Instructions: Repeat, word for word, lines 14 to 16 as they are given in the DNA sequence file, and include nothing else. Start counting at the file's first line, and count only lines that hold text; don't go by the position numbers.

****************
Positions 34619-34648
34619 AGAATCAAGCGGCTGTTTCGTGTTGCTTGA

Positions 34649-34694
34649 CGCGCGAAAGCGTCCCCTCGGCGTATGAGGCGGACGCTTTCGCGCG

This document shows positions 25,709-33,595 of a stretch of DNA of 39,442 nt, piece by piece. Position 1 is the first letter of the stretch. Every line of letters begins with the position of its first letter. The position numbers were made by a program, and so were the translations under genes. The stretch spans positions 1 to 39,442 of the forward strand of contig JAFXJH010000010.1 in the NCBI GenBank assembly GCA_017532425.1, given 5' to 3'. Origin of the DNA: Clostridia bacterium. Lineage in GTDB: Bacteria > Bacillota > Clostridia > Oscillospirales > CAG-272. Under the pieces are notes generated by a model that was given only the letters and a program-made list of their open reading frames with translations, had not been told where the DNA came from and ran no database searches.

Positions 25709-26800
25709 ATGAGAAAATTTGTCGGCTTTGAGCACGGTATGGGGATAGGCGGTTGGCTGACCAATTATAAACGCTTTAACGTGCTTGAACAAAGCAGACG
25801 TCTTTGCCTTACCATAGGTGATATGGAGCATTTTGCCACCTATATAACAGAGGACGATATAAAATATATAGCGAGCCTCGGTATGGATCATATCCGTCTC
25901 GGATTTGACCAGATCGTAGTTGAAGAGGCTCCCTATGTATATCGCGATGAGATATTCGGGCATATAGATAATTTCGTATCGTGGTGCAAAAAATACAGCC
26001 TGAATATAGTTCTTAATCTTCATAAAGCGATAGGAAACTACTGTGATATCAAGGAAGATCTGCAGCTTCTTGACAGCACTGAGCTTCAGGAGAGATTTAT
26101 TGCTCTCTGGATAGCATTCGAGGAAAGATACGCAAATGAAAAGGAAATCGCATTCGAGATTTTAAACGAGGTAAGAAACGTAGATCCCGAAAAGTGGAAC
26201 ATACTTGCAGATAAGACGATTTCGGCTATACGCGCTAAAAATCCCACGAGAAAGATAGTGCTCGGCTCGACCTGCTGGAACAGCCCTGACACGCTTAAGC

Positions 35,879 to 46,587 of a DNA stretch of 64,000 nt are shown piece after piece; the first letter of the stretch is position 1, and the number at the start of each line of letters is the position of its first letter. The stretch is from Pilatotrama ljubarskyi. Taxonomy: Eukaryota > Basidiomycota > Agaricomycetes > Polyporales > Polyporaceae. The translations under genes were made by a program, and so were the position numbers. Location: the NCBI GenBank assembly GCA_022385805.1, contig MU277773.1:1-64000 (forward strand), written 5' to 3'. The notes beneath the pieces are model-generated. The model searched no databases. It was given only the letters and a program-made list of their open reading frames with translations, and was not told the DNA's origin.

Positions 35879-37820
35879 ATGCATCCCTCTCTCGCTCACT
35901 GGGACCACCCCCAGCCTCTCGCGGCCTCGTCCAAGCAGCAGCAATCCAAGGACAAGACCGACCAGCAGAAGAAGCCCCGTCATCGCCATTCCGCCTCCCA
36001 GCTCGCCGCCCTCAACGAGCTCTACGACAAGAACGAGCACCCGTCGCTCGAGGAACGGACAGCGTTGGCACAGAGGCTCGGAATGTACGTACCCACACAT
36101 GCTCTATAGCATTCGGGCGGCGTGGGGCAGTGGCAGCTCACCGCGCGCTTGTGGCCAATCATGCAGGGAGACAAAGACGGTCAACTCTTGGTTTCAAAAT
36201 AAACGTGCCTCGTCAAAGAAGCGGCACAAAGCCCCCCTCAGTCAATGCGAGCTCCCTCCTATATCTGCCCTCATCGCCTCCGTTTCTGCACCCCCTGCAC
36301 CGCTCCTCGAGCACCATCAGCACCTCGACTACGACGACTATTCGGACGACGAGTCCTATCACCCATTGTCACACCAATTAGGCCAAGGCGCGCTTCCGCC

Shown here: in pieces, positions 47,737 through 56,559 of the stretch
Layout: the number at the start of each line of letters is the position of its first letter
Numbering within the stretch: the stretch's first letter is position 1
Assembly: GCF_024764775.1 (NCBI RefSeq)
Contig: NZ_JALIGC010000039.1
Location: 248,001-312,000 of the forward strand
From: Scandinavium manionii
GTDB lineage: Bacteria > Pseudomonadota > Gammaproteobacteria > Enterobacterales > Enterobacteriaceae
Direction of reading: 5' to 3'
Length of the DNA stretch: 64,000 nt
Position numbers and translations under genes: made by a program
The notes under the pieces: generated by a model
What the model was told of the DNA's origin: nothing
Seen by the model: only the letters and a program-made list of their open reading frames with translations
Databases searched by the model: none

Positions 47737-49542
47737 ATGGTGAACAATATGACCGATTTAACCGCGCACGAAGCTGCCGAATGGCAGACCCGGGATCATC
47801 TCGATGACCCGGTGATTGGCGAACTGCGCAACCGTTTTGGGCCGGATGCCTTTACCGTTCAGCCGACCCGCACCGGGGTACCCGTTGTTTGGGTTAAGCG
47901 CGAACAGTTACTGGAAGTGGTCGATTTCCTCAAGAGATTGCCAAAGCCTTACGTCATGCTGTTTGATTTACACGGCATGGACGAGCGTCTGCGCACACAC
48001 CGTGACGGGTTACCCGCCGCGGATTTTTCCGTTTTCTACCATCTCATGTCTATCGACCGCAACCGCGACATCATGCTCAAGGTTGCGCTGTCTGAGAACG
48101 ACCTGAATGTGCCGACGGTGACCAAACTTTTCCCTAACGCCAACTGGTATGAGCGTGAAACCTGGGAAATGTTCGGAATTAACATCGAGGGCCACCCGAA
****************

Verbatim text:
Positions 35879-37820
35879 ATGCATCCCTCTCTCGCTCACT
35901 GGGACCACCCCCAGCCTCTCGCGGCCTCGTCCAAGCAGCAGCAATCCAAGGACAAGACCGACCAGCAGAAGAAGCCCCGTCATCGCCATTCCGCCTCCCA